2 edition of School feeding programs in developing countries found in the catalog.
School feeding programs in developing countries
|Statement||by Beryl Levinger|
|Series||AID evaluation special study -- no. 30, A.I.D. evaluation special study -- no. 30|
|Contributions||United States. Agency for International Development. Bureau for Food for Peace and Voluntary Assistance. Office of Program and Management Support, Horace Mann-Lincoln Institute of School Experimentation|
|The Physical Object|
|Pagination||x, 99, 9 p. ;|
|Number of Pages||99|
School feeding programs in low- and middle-income countries have been effective in improving the nutrition of the beneficiaries, as well as in boosting school enrollment and attendance rates. The State of Social Safety Nets reported on economies with a school feeding program. These programs not only targeted food-insecure areas, but. School Feeding Program (SFP) as a social safety net has been popular in developing countries as an instrument for achieving the Millennium Development Goals. These programs are also advocated as important interventions for improving the human capital of school-aged children. The SFP is essential to provide a balanced diet to.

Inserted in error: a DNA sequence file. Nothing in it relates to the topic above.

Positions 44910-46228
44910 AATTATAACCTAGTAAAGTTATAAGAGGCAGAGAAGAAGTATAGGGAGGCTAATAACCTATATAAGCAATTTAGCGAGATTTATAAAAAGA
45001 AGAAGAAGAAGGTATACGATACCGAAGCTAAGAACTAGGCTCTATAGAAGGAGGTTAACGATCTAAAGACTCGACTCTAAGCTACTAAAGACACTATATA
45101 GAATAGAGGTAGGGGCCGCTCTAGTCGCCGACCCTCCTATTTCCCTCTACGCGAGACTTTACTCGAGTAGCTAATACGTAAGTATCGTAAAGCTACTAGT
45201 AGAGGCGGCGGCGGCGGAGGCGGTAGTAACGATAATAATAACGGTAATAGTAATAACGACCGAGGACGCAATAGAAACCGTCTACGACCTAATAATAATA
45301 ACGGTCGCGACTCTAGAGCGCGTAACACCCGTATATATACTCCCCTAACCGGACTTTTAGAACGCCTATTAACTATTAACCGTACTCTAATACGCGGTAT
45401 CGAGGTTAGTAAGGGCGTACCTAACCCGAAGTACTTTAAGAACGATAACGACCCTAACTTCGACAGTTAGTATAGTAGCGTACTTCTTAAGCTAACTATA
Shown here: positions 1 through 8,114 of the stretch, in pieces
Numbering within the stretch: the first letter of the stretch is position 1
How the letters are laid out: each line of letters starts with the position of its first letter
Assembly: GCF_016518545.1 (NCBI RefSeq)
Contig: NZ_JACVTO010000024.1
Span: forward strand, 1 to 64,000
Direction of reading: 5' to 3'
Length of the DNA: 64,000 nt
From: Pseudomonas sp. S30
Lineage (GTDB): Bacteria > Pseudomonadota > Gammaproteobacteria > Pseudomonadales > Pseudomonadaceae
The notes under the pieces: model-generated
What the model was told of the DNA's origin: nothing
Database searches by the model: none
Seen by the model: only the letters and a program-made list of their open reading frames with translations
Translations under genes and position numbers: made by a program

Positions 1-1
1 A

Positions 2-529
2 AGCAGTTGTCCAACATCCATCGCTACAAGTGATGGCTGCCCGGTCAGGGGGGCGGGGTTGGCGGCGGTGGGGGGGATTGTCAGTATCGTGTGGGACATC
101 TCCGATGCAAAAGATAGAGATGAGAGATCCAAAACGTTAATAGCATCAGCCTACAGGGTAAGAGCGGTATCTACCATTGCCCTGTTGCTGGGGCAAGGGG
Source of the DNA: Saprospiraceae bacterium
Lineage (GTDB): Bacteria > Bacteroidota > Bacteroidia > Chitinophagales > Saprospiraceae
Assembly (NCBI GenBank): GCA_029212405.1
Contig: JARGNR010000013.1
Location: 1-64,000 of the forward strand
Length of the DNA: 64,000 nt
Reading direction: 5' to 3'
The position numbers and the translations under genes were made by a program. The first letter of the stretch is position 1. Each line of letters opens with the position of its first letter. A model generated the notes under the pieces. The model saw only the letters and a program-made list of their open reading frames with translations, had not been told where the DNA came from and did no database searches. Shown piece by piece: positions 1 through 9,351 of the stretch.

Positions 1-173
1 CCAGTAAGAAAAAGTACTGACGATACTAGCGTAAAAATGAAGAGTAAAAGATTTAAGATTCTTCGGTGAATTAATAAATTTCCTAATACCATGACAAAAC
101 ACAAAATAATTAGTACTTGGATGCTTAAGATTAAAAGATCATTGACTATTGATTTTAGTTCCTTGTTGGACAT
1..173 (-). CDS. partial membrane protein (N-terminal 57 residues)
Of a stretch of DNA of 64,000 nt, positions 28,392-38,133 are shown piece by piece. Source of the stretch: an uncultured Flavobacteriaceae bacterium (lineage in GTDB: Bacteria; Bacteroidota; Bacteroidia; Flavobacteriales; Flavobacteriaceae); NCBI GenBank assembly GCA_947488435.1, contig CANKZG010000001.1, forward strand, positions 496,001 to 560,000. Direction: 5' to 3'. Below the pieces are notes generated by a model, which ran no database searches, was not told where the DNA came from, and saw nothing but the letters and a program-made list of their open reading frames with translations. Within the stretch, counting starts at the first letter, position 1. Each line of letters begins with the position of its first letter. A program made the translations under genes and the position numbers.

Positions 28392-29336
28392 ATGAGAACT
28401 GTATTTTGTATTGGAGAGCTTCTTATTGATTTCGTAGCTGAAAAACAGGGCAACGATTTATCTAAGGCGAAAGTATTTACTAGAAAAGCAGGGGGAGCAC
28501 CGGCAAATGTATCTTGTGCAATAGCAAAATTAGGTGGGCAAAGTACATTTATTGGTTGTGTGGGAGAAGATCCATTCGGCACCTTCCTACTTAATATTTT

School feeding programs also go far in directly contributing to multiple MDGs in terms of reducing hunger, increasing universal primary education and eliminating gender disparity. As . 3) and, at the same time, laid out a plan for a pilot to reassess school feeding programs. With a similar motive, in the World Bank and the World Food Programme (WFP) conducted a joint analysis with the title “Rethinking School Feeding,” explicitly acknowledging the need to clarify the underlying issues (Bundy and others ).
government school feeding programs in the three countries. Sections 5–10 explain the methodology and findings of the baseline survey, including the reality of smallholder farmers, supply chains, food reserves, and social accountability. The report concludes with an analysis of where further work is needed. 1. INTRODUCTION Government school. School feeding program as a social safety net has been popular in developing countries as an instrument for achieving the Millennium Development Goals. These programs are frequently targeted towards populations that are food insecure and reside in areas with high concentrations of families from low socioeconomic status, or towards schools that face poor attendance and enrollment of students.
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School feeding programs (SFPs) are intended to alleviate short-term hunger, improve nutrition and cognition of children, and transfer income to families. Get this from a library. School feeding programs in developing countries: an analysis of actual and potential impact.
[Beryl Levinger; United States. Agency for International Development. Bureau for Food for Peace and Voluntary Assistance. Office of Program, Policy, and Evaluation.; Horace Mann-Lincoln Institute of School Experimentation.].